•    Anonymous said... This is an excellent post! I especially like: "But you need to set boundaries on her aggression, not on her need for comfort and security." The author's ideas and examples of Authoritative parenting (high warmth, appropriate discipline) are not only good for special needs children but for any parent.
•    Anonymous said... This is exactly how I used to feel, don't get me wrong I still feel feel like this sometimes. It's a tough situation to be in. One thing I have learnt is I have to be strict, otherwise it confuses my 8 year old son who has suspected aspergers. He can't think outside of the box, so if I was to tell him after he had done something wrong "don't do that again please" he wouldn't learn from it unless I give him a consequence and follow through with whatever punishment I have told him he will get the next time he does it. There was one time where I felt like all I was doing was telling him off constantly, it used to make me feel so depressed and full of guilt, but I new that I had to be strict otherwise he will grow up and think it's ok to behave badly wherever he goes. Eventually overtime it does comes right. I felt awful at first being so strict, I felt like I was knocking my child self esteem. But if I didn't follow through with what I had told my child, all it does is create mixed messages for him in an already confusing world and makes all the long term situations a million times harder to deal with because he doesn't know where the boundaries are. Things are a lot more better now and I'm so glad I stuck to my guns with my son (even though it hurt me at the time to have to be so strict) I hardly ever need to tell him off anymore and my relationship just feels a lot more calmer/closer towards my son now.
•    Anonymous said... This is my God-daughter every day. She makes big strides to have good behavior, but she has a least one meltdown a day. And then once she calms down, she gets worked up again because she couldn't control herself. The more stressed she gets, the more aggressive she gets. The more you try to correct or punish her the worse she feels. It's like a never ending spiral. *sigh* But she handles it with as much grace as possible. And I'm so proud of her, she still tries to make her own coping skills and to work on her temper. She's only 7! Great post, keep hanging in there, keep your patience, and breathe! Lol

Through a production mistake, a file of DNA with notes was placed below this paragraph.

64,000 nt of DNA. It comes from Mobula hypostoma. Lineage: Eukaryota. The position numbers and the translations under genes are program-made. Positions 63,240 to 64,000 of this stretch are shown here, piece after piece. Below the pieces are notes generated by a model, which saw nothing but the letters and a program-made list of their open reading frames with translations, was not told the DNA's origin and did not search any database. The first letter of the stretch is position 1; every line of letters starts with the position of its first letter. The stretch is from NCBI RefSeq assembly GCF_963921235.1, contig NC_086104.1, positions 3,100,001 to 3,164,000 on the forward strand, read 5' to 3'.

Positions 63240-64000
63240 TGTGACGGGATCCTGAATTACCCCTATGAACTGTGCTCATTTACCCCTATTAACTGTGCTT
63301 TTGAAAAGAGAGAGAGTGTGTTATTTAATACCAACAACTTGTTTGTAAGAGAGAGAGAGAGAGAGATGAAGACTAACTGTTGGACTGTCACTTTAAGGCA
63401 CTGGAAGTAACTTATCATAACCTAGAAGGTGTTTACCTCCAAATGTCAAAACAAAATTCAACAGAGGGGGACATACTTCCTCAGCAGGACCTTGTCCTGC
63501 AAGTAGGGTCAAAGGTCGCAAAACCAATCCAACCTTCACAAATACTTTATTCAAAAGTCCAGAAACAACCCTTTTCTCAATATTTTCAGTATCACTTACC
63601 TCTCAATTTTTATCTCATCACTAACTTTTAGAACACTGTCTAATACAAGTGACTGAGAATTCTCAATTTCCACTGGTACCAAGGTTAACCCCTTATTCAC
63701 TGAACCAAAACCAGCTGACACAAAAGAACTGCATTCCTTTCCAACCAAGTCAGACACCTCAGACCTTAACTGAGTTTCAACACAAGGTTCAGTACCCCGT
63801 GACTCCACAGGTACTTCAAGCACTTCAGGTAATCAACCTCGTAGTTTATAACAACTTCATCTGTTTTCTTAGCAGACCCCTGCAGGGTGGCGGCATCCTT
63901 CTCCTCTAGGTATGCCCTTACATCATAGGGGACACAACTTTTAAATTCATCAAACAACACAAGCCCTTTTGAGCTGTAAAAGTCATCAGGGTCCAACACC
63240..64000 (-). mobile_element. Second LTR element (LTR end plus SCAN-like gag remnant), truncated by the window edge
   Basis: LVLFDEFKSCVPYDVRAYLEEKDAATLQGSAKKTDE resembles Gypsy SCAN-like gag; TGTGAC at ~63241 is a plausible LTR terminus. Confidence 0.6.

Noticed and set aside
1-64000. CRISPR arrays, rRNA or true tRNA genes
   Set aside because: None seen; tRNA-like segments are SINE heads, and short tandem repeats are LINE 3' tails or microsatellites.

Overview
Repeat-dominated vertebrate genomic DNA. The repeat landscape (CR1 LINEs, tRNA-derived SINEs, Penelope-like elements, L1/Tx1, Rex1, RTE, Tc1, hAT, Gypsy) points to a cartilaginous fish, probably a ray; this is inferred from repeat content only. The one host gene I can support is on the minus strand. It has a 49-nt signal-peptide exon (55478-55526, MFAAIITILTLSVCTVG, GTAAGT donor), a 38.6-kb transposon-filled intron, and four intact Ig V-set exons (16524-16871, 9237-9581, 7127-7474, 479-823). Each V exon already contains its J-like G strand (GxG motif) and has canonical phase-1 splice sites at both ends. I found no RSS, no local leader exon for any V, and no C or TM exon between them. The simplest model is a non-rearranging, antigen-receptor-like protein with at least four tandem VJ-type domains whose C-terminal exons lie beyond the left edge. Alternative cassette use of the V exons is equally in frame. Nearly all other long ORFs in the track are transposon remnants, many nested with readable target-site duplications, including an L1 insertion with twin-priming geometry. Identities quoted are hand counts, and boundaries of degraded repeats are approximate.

•    Anonymous said... When my son starts to get aggressively angry, I reiterate that this conversation has ended when we start yelling. So time out, think it through and when you decide you can calmly have this conversation we will pick it back up but until then..this is going nowhere fast. Trying to be assertive without coming across demanding. Sometimes time to calm down and think things through helps my son. Not always but.. Sometimes it works.

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Parents' "Compliance Strategies" for Uncooperative Kids on the Autism Spectrum

“Do you have any tricks for getting my very uncooperative Asperger’s son to comply with requests? Even simple ones, like taking one minute to put his dirty clothes in the hamper, initiate a power struggle. This usually results in me doing the task myself just to keep things from escalating into a tantrum or meltdown. Help!”

You're in luck. There are a lot of “compliance strategies” that often work quite well with uncooperative kids on the autism spectrum. Here are just a few to get you started:

1. Keep it simple. Try asking your son to do three simple requests first. Request can be things such as asking what time it is, what day it is, to hand you an object he is sitting near, or to tell you something fun he did that day, etc.  Then make your fourth request the more complicated one you were originally hoping to get your son to do (e.g., picking up his dirty clothes). Uncooperative children are more likely to comply with a more difficult request after successfully completing three simple requests first.

2. Arrange the environment so that it is easier to comply with requests. This technique will encourage your son to do what is asked, because the “response effort” is much less than usual. For example, (a) bundling an entire outfit with underwear, socks and everything so that it is very easy for your son to go to the closet and pick out what he should wear that day, and (b) making sure your son has a trashcan and hamper in his bedroom where it can be easily used. Try using other organization products as well.

3. Break down tasks so that they are easier to understand. When working with your son, instead of just asking him to do something (e.g., clean his room), give 3-4 specific behaviors that would result in a cleaner room (e.g., putting away clothes in the hamper, making the bed, putting papers in the trash, etc.).

4. Phrase requests differently to achieve better compliance. State the request as if you are already assuming your son will complete it, and if possible, provide a choice that he can only make if he completes the request (e.g., After you take your shower, did you want to wear your black or blue pants? When you brush your teeth, did you want to use the electric tooth brush or a regular tooth brush? When you put away your clothes, did you want to hang them all up in your closet or put them in the drawers?)

5. State the obvious. Instead of asking or telling your son to do certain things, try making an obvious statement that leads to the desired behavior. For example, if you want him to pick up his clothes, say something like, “It looks like you have some dirty clothes on the floor that could go in the hamper.” If you want him to wipe his or her face at dinner, instead of telling him to use his napkin, say something like, “You have some food on your face.”

Compliance strategies are a form of social influence where a child does what parents want him to do, following their requests or suggestions. It is similar to obedience, but there is no order – only a request.

Preventing Meltdowns and Tantrums in Children with Asperger's and High-Functioning Autism


COMMENTS: